Joe Eszterhas Brought In To Punch Up Senate Bill

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Joe Eszterhas Brought In To Punch Up Senate Bill

WASHINGTON, DC–Concerned that the bill is too dry to connect with mainstream taxpayers, the U.S. Senate has brought in high-profile Hollywood screenwriter Joe Eszterhas to punch up Internal Revenue Code Amendment Act S. 1792.

Joe Eszterhas

"We're extremely pleased to have Joe working on this project with us," said Sen. Paul Wellstone (D-MN), addressing reporters at a press conference Monday. "As the man behind Basic Instinct and Flashdance, as well as countless other sexy box-office sizzlers, we felt he was the ideal guy to give this bill the jolt of electricity it needs."

S. 1792, which would amend the Internal Revenue Code of 1986 to extend expiring provisions and fully allow nonrefundable personal credits against regular tax liability, has already been through six rewrites, worked over by such Washington heavy hitters as Sen. Fred Thompson (R-TN) and Sen. Joseph Biden (D-DE). But after the sixth rewrite tested poorly in subcommittee, the Senate decided to bring in an outsider.

"We originally envisioned S. 1792 as a small, independent bill," said Wellstone, taking off his yellow-tinted, horn-rimmed glasses. "But after a couple of drafts, we realized that this thing had the potential to be something much bigger. We felt like somewhere in those 120 pages was a major hit just waiting to get out–if only we could find that perfect person to sculpt it and make it shine. That's when my co-writer Barbara Boxer turned to me and said just one word: 'Eszterhas.'"

The bill was immediately sent to Eszterhas, who "really responded to the material."

"I read the bill and thought, this is an amazing piece of work. But it lacks a third act and a compelling villain," said Eszterhas from his Malibu beach house. "Still, I showed it to [director] Paul Verhoeven, and he flipped out. He said I'd be a schmuck if I didn't do it."

The conference room where S. 1792 was first pitched by Sen. Paul Wellstone (D-MN).

After a brief period of negotiations with the screenwriter's agent over points and backend, Wellstone and Boxer got Eszterhas on board.

"We were clear that we wanted Joe to 'dial up' the bill, make it bigger, funnier–really make it pop–but still preserve the soul and integrity of the original," Boxer said.

The first rewrite was satisfactory for both sides, with Eszterhas adding sections that would provide tax breaks for Asian hookers, Colombian drug smugglers, and voyeurs with ties to the S&M underworld. With his next rewrite, Eszterhas continued to "add more heat to the bill," shifting its focus from tax credits for working parents earning less than $20,000 annually to increased penalties for stalkers of cat-fighting exotic dancers. It was also during this rewrite that the bill's name was changed to S. 1792: Maximum Liability.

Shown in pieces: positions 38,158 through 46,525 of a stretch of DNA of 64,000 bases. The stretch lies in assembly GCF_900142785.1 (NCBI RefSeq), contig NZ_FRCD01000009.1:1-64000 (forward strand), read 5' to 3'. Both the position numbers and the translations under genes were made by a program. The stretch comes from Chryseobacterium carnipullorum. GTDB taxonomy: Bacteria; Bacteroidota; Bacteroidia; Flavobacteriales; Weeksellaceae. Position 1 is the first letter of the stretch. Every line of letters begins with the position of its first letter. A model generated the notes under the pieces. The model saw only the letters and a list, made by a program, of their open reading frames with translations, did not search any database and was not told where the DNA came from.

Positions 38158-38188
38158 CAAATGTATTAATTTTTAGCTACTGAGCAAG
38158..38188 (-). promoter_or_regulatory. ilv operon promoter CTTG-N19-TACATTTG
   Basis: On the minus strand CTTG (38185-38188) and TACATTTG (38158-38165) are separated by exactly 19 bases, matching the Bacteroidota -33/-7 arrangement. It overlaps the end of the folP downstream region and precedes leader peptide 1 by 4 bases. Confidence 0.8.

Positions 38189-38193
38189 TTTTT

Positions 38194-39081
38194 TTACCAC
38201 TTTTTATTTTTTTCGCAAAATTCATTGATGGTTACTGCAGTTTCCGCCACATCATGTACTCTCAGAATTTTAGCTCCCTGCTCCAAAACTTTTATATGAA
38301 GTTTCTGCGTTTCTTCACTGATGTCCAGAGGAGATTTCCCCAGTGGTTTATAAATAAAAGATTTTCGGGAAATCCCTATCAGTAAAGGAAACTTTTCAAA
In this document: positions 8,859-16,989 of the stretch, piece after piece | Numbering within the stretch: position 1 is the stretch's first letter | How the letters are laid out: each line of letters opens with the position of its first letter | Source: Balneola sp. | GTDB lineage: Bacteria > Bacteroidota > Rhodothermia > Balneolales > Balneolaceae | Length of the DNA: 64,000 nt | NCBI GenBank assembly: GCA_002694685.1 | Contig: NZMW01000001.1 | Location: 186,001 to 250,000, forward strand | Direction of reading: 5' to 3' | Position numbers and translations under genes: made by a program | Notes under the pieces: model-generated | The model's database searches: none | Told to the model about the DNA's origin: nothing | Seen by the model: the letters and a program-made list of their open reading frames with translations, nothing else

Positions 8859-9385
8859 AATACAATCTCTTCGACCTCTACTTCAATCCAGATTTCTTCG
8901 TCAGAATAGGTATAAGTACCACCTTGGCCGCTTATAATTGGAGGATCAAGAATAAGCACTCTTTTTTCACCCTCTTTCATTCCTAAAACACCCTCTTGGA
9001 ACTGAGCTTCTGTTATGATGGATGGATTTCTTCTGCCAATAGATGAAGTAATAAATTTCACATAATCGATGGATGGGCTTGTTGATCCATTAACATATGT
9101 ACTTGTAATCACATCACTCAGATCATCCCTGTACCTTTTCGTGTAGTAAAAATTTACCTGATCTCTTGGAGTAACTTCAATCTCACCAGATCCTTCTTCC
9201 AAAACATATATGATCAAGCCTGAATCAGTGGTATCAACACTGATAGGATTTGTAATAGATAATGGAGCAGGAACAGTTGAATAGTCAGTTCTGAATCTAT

"The buzz on this bill is incredible," said James Swendeman, editor of CQ Weekly. "This is going to be the sleeper hit of the 107th Congress, and it hasn't even been formally submitted yet. Representatives will be lining up around the block to vote for it. There hasn't been anything like this since Reagan's Star Wars defense proposal."

The hype generated by S. 1792: Maximum Liability has many senators scrambling to inject some of its "over-the-top" feel into their own bill-writing.

"A lot of folks on Capitol Hill are going around saying, 'We need our own S. 1792, something sexy with major crossover appeal," said Sen. Tom Harkin (D-IA). "For years, I've wanted to write a bill that would raise the minimum shower time for female prison inmates to 30 minutes, but I felt it would have been too exploitative. Now, I see that's just what Congress wants."

A page from Eszterhas' revised draft of S. 1792.

Some Beltway insiders remain cautious about the bill, noting that many previous attempts by Hollywood writers to punch up federal legislation have met with failure.

"When John Sayles worked on the bill for increased health benefits for Alaskan fishermen, it was a beautiful, poignant bill," said Sen. Ernest Hollings (D-SC). "It only got 11 votes in the House, but those congressmen who supported it were deeply moved. Not at all like that $220 billion asteroid-defense-system bill Jerry Bruckheimer put out a few years ago. It was a soulless piece of crap, but everyone showed up for that vote."

Despite the buzz S. 1792 is generating, some cracks have begun to show in the working relationship between Eszterhas and the Wellstone/Boxer team. In a Monday conference call, the two senators clashed sharply with Eszterhas over the screenwriter's proposed changes to the story arc involving families with two or more dependents.

"We hope to keep the bill out of turnaround, but if pressured, we will put a pin in the project," Boxer said. "According to the contract, we can keep asking for rewrites, but Eszterhas has the power of final draft. Still, if we don't like what we see, we can always take our names off S. 1792 and replace them with the pseudonym Rep. Alan Smithee (I-CA)."

If the bill dies in the Senate, Eszterhas said he plans to shop it around Washington to find a new legislator to submit the bill.

"I see this bill as Showgirls meets HR 2859," Eszterhas said. "I'm getting Sharon Stone, Michael Douglas, and Linda Fiorentino to help lobby for it. If Boxer and Wellstone don't have the vision to see that this bill is going to be bigger than 'Don't Ask, Don't Tell,' I'll go over their heads."

Eszterhas has also demanded an executive-producer credit on any sequel bills.

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